Data is powerful. Companies that use data to send smarter campaigns outperform their competitors by 85% in sales growth, according to research from McKinsey.
In the world of email marketing, data gives marketers the power to personalize emails that drive conversions and ROI.
While most marketers know the value of data, collecting and using it can be challenging. Between complicated data collection programs, siloed information, and sporadic automation practices, putting data to good use is hard.
Fortunately, by selecting a modern email service provider (ESP), you can gain access to a host of tools that turn customer information into actionable intel. Ready to learn how? Here are five ways you can use data to send more relevant emails.
1. Encourage subscribers to use a preference center.
You need to know your subscribers in order to deliver relevant emails. You need to know their likes, dislikes, birthdays—you name it. The more information you have, the better.
So, how do you go about collecting information? Data collection is an ongoing process, but you can start by setting up a preference center.
An email preference center is designed to help you learn more about subscribers so that you can provide them with the content they want. You can ask questions, encourage subscribers to select the kind of content they’re interested in, and get basic demographic information like age, location, and gender.
Subscribers love preference centers because they let them control the messages they receive, while companies love them because they result in a ton of rich data.
Flight Centre uses a preference center as a core part of their email marketing strategy. The travel company learns everything from the subscriber’s birthday to their most-used airport.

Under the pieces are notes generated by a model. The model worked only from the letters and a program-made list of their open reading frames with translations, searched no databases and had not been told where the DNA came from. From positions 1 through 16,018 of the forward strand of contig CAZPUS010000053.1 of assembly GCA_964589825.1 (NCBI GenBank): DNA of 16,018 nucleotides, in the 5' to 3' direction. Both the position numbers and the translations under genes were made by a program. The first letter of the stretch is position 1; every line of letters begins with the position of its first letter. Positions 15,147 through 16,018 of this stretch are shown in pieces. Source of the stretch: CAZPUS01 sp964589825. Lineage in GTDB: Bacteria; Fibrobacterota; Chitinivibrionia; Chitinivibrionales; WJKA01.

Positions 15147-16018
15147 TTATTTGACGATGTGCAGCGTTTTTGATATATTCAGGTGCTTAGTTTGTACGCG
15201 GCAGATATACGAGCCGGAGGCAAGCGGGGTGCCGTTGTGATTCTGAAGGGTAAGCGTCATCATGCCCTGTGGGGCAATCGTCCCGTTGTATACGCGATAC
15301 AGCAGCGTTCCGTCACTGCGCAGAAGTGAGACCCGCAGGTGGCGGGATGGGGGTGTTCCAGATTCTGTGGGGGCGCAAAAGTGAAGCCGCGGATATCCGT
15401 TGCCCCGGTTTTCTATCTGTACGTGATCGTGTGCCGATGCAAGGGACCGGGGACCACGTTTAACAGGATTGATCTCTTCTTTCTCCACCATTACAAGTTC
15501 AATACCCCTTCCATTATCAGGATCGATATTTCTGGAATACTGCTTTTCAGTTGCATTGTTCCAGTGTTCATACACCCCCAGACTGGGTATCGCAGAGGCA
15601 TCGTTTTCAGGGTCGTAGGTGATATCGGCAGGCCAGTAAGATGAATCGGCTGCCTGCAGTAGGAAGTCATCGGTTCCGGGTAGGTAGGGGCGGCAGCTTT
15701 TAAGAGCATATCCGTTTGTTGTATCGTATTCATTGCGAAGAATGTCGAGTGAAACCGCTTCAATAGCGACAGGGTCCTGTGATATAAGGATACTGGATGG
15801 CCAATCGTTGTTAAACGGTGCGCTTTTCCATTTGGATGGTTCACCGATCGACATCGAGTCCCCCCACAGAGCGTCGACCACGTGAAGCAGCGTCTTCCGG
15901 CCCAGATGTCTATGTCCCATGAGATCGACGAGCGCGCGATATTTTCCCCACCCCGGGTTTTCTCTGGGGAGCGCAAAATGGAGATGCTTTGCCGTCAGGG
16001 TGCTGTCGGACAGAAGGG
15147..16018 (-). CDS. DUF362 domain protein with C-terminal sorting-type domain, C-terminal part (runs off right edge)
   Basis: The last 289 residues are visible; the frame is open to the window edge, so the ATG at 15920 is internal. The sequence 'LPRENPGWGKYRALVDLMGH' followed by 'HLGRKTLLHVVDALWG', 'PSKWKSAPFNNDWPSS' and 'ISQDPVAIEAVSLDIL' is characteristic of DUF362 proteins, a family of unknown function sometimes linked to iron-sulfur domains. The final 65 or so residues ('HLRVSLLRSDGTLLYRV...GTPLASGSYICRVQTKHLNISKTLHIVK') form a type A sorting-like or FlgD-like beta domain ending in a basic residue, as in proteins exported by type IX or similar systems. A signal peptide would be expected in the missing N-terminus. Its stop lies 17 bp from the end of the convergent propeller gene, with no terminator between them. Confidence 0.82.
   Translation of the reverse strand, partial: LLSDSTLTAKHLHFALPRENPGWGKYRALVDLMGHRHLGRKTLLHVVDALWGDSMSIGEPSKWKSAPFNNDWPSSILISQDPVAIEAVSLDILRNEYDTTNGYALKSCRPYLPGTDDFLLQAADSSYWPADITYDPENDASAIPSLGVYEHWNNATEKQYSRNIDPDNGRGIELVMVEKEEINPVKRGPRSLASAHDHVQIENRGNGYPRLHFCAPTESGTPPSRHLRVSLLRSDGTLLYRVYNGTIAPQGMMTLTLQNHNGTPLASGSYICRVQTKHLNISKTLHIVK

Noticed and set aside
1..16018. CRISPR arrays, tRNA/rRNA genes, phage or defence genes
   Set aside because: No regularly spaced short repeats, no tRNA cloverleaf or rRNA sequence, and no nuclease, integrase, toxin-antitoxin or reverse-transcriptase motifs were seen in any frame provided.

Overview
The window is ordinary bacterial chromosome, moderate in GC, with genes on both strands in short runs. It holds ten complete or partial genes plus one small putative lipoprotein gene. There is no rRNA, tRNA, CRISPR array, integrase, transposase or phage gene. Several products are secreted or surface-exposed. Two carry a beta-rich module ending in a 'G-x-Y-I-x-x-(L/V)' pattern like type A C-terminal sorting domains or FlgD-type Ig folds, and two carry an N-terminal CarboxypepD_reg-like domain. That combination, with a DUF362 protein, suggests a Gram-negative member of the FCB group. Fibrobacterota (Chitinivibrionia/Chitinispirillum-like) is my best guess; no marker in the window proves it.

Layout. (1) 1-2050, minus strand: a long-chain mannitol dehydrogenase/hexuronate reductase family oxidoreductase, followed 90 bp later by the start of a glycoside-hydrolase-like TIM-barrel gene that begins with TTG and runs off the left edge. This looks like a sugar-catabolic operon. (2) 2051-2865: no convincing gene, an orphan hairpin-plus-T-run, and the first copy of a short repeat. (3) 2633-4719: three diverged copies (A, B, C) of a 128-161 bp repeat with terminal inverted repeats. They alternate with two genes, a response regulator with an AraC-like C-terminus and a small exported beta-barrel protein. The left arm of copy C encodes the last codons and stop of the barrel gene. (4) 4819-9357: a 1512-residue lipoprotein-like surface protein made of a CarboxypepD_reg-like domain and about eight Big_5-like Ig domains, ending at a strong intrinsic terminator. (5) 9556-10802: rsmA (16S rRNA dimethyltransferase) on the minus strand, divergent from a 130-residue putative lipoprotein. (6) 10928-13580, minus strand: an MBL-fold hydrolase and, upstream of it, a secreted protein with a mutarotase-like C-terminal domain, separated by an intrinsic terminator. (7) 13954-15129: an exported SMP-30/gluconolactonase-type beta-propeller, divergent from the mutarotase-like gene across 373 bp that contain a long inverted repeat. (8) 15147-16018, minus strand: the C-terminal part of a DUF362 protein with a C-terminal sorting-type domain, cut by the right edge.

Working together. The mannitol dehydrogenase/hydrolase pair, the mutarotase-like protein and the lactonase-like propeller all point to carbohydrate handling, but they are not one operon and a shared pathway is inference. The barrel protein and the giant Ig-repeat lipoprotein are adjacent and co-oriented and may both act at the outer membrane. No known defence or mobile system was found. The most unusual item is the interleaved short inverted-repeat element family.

Using the information collected, Flight Centre can send more relevant emails. For example, if a subscriber signed up for the Club Red newsletter and prefers to fly out of Ottawa, they’d receive the following message.
Flight Centre can use the information from the preference center to segment contacts by travel preferences, send deals based on the airport of choice, or curate a newsletter full of travel itineraries based on a subscriber’s age. The options are endless, and it’s all possible thanks to a data-collecting preference center.
2. Dynamically change content to fit subscribers’ interests.
When you have data on your subscribers, it’s much easier to send relevant, valuable emails that they’ll open and click. But, crafting relevant messages can be time-consuming. Enter dynamic content. With dynamic content, you can change an aspect of an email based on recipient.
For example, if you’re hosting a fall clothing sale, you can entice customers to come to your store by showcasing some items on sale. It would be most relevant if the women on your list got pictures of women’s styles while the men saw their own styles, right?
Rather than segmenting your list and creating two separate emails, you create one email and use dynamic content instead. The images and content in the email will dynamically change based on the gender of the subscriber.
For example, Adidas uses dynamic content to send relevant styles based on gender.